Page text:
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February 21, 2014

Final Affordable Care Act Regulations Delay Compliance for Some Employers Until 2016

The United States Treasury Department issued much anticipated final regulations on the Affordable Care Act’s (“ACA”) employer shared responsibility provision on Monday, February 10, 2014.  The final regulations’ major impact will be to delay the employer mandate for employers with between 50 to 99 employees until 2016.  Employers with 100 or more employees also receive “phase-in” relief for 2015 that reduces potential penalties and lowers thresholds for offering full-time employees coverage.  Employers with less than 50 employees are still not required to offer health insurance to employees under the ACA. 

Delay for “mid-size” employers between 50 to 99 employees

The most significant impact from the final regulations is the delay of the employer shared responsibility provision (the so-called “employer mandate” or “pay or play penalties”) for mid-size employers until 2016. The delay will impact about two percent of all American business and seven percent of all workers according to the Treasury.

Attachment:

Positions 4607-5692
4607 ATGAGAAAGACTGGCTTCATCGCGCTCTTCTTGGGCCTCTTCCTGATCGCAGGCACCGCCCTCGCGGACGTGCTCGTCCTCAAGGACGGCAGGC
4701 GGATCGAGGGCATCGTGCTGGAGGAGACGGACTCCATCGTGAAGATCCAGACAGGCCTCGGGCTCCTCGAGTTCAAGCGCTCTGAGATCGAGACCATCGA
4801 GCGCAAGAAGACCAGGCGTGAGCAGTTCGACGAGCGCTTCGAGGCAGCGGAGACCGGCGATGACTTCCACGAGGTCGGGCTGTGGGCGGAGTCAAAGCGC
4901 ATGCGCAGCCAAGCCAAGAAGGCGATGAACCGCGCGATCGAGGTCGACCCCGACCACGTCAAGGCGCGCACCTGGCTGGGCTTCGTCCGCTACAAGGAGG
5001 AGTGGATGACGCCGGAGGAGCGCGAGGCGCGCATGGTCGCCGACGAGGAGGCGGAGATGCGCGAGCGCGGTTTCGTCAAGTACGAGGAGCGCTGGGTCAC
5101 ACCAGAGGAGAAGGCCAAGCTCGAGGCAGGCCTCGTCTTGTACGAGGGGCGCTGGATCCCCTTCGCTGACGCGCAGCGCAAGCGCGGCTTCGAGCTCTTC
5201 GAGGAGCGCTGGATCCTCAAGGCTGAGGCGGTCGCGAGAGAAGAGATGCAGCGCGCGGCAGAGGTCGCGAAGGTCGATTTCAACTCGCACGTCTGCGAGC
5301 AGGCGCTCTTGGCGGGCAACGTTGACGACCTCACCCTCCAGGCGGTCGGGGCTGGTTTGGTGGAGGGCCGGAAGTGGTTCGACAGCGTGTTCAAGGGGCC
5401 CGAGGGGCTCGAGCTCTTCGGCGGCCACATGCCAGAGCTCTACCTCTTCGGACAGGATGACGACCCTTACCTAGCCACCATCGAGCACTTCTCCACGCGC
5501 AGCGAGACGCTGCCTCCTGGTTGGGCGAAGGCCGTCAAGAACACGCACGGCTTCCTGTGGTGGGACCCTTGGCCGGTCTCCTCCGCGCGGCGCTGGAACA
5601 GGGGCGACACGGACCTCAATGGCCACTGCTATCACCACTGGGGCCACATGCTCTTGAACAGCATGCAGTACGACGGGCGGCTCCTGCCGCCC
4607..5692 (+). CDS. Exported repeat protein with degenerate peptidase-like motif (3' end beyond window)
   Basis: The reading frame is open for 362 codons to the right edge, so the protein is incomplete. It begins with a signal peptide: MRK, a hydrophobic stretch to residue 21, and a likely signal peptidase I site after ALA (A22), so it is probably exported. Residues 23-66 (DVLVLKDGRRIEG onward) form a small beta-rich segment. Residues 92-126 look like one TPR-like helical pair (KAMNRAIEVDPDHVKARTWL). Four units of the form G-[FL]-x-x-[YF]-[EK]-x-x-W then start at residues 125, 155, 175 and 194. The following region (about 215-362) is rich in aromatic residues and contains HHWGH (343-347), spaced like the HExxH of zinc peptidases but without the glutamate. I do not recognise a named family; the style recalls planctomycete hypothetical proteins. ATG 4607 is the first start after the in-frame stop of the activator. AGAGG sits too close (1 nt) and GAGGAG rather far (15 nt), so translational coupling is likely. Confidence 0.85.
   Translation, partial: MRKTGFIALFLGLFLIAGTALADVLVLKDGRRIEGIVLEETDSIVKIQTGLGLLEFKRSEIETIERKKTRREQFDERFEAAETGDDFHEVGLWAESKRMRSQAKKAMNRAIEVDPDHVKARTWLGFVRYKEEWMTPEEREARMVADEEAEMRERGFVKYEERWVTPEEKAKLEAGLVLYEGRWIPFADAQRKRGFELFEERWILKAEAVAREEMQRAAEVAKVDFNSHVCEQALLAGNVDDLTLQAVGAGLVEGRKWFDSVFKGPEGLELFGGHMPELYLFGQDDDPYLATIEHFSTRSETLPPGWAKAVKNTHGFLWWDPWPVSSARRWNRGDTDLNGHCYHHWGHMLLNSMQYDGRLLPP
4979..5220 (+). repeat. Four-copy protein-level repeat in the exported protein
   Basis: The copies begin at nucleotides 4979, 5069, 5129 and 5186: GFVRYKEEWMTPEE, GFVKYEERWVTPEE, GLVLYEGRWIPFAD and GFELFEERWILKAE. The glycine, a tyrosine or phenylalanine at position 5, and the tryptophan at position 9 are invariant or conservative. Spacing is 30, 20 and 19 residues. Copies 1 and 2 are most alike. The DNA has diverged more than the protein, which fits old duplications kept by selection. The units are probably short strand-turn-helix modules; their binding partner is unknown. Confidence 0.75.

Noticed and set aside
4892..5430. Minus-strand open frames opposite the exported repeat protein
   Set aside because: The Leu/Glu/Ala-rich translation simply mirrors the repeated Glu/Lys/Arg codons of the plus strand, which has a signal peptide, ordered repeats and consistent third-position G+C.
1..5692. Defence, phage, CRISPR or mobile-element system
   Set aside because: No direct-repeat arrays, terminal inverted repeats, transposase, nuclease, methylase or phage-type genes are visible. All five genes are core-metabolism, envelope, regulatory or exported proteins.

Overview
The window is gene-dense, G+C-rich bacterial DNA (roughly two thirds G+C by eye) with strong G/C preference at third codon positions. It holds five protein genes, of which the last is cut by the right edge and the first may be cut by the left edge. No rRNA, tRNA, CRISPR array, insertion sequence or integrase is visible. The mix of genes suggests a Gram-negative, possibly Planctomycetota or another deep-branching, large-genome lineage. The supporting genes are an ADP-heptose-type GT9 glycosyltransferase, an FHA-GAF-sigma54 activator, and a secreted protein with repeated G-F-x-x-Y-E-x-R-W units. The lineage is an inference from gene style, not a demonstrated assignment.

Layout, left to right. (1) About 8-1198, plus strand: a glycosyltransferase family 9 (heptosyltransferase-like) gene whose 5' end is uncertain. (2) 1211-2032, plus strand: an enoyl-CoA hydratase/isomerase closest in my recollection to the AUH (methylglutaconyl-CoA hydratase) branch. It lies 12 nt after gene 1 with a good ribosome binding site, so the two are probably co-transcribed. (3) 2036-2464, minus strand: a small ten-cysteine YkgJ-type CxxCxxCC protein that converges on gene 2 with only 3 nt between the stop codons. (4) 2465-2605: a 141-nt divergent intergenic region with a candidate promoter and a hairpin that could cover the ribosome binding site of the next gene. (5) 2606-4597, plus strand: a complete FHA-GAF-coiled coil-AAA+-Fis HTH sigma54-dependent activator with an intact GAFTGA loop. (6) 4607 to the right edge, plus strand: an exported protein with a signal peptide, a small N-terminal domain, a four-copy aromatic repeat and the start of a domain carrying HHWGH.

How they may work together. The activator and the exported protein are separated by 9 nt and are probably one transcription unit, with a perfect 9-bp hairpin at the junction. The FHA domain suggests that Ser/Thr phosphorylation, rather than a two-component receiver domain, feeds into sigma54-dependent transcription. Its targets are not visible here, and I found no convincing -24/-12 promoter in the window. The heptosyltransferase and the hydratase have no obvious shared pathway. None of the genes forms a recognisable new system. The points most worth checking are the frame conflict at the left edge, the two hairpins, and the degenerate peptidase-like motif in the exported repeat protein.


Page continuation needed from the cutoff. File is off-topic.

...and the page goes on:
This transitional relief will be available to employers that satisfy the following criteria:

  1. Limited Workforce Size. The employer must employ between 50 to 99 employees in 2014 (using calculations set forth in the regulations).
  2. Maintenance of Workforce and Aggregate Hours of Service. Beginning on February 9, 2014, and ending on December 31, 2014, the employer may not reduce the size of its workforce or the overall hours of service of its employees in order to satisfy the limited workforce size requirement.  Exceptions apply for reductions due to “bona fide business reasons.” Examples set forth in the regulations of bona fide business reasons include: “reductions due to business activity such as the sale of a division, changes in the economic marketplace in which the employer operates, terminations of employment for poor performance, or other similar changes unrelated to eligibility for the transition relief.”
  3. Maintenance of Previously Offered Health Coverage. The employer may not eliminate or materially reduce the health coverage it offered as of February 9, 2014, if any, subject to specific rules set forth in the final regulations.
  4. Certification of Eligibility for Transition Relief. The employer must certify on a prescribed form that it meets the eligibility requirements (1) through (3), above. The form will be described further in forthcoming final regulations regarding the reporting requirements.